Meanwhile, we live out a “homogenized national story line.” Corporations own the media, and they employ writers to do our dreaming for us. And the dream they produce is strictly about wealth, and why we as Americans are particularly entitled to it, with no reference to its historical costs—such as the money spent on meaningless wars. In fact, “historical memory has been shaped to serve the ends of empire.” As for the American Dream, this is simply “one of maximum material wealth and ownership of goods and commodities, and the ‘freedom’ to pursue those things until you drop dead.” But the questions won’t go away: “If we are so rich, why do I feel so insecure? If we are so united in our goodness and purpose, why am I so lonely?” Why indeed.

Joe knew what he was talking about, and knew it intimately; which meant he understood that there was no reversing the situation, no saving America at the eleventh hour. He made his own exit, from cancer, on March 26th of this year.

A great American. R.I.P.

©Morris Berman, 2011


Anonymous Kelvin said...

Thank you for that eloquent in memoriam, Maury. I've only learned of Joe Bageant from this blog but your post has made me want to go read *Rainbow Pie*.

My mother is in Panama dealing with dire family business. I'm house sitting and looking after her garden and dog and feel tied down to the homestead. At first I felt resentful, not being able to take off on a day trip, or see friends in a city to the north. But I'm getting used to this isolation, even welcome it. I'm calmly watching impulses to go buy liquor, books, dvds, etc. arise and then dissipate. I'm being made aware of an inner vacuum and the abhorrence of it, the desire to fill it. And the way the town's set up, there aren't many places to go to that aren't emporiums or private property. So I'm forced back into the vacuum and find out that it doesn't want to be filled with anything made by humans--music, poetry, books, art, philosophy, politics. The vacuum abhors all that. I don't know what to do with it. One saving event was that I discovered a park and, although a freeway traverses it and houses are occasionally visible on either side of it, still, the sensorium of trees, plants, flowers, birds--glimpsed a brilliant red cardinal and its rust-colored mate--is somewhat apotropaic. The emptiness isn't evil. It has something to teach me.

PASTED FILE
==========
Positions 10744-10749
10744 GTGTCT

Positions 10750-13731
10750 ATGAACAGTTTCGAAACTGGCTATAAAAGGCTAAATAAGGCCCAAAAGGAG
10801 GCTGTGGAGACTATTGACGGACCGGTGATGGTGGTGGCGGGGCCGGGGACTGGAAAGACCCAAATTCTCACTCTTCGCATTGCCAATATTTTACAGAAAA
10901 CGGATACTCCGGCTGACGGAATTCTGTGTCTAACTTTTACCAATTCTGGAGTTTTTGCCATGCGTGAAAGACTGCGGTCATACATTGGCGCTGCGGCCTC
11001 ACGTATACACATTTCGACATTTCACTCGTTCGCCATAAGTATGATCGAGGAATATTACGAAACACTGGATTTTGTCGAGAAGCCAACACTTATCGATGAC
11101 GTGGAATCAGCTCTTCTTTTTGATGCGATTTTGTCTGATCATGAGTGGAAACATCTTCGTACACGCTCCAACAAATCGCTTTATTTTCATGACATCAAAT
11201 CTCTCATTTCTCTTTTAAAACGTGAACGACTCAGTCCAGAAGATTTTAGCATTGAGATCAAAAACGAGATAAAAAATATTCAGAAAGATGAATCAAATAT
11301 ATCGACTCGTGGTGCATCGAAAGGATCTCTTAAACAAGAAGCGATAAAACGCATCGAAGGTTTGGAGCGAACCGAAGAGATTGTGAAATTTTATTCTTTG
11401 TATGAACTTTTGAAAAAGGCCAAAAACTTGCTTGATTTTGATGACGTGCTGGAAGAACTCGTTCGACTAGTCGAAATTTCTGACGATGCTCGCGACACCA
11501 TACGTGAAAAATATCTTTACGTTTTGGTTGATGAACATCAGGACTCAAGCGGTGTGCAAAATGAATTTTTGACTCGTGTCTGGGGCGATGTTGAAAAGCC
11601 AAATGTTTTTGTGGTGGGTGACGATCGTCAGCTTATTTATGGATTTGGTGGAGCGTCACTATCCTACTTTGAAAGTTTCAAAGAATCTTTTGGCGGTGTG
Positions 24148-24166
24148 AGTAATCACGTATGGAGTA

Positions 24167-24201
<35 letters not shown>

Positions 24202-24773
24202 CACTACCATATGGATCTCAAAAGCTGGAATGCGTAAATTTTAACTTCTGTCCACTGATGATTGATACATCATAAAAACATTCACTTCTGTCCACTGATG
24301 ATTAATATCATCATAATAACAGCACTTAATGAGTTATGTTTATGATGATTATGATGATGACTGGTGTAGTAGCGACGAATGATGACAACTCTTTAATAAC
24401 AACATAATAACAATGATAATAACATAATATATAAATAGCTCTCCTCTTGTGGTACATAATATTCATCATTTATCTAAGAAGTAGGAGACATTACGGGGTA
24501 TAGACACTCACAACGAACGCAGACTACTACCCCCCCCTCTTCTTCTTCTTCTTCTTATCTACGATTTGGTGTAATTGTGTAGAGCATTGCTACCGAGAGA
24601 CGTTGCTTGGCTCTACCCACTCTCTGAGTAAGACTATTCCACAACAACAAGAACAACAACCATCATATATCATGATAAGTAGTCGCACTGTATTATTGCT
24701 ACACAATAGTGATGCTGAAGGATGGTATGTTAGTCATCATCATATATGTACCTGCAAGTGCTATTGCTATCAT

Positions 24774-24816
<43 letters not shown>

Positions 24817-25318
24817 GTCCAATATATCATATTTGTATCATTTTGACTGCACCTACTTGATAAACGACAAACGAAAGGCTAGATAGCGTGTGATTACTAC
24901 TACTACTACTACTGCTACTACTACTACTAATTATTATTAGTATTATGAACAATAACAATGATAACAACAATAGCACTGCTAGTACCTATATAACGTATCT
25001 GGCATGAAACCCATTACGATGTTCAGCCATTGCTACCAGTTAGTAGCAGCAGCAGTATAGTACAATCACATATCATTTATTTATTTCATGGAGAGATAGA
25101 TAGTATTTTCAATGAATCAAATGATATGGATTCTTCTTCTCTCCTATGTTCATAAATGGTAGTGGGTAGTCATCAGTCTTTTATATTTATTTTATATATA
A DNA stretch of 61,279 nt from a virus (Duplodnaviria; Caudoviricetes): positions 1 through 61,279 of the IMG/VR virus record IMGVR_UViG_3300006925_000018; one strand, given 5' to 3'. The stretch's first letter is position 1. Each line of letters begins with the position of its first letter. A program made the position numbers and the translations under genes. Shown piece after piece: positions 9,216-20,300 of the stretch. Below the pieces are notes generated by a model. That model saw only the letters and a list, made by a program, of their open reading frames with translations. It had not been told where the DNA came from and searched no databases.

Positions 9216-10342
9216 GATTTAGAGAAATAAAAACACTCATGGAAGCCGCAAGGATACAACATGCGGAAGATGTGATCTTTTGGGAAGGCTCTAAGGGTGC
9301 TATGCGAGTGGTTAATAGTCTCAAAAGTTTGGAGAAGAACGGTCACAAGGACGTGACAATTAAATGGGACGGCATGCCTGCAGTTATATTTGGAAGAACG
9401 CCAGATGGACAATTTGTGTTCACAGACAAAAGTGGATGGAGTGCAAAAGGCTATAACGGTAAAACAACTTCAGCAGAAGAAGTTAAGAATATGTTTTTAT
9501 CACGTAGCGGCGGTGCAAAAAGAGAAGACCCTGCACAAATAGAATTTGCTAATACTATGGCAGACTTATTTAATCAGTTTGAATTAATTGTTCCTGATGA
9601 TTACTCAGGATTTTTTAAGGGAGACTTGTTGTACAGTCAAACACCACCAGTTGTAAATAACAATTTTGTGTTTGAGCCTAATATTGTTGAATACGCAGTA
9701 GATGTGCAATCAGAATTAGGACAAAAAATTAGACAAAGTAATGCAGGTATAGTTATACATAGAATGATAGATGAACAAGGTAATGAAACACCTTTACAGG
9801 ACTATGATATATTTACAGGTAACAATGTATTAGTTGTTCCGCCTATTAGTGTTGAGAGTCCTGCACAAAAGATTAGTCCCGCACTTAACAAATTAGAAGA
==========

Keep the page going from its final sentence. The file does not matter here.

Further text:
7:31 AM  
Anonymous Tom said...

I cherry-pick what I deem to be the truth about the world and how it works from a couple of handfuls of thoughtful writers but Joe came as close as anybody I have ever read to being 'spot on' across the board. Thanks Joe for sharing........

8:31 AM  
Blogger James said...

People seek to escape their obligations only to find that no one owes them any obligation. We're alone in techno-world, worn-out human resources without a soul to cover our backs, support us in sickness, be a friend. Our obligation now is to watch the television and do as it says. We are now human resources and our obligation now is with something as meaningless as a flag, a credit score, a company. If the President says go into debt to help the economy, we oblige, because we know they're “looking out for you” as one T.V. personality reminds us. In reality politicians are looking out for those that fill their pockets with unearned rewards generated by unaware slaves. In pursuit of money we forget our obligations to each other.

To have someone willing to die and sacrifice for you and to be willing to die and sacrifice for someone else is the highest attainment for the individual. We should discard all of the cheap tricks of society and once again support each other with vigor in the daily struggle. I'm really sorry about the loss of Joe Bageant, but glad he left a substantial impression upon so many people.

10:22 AM  
Blogger ijcd said...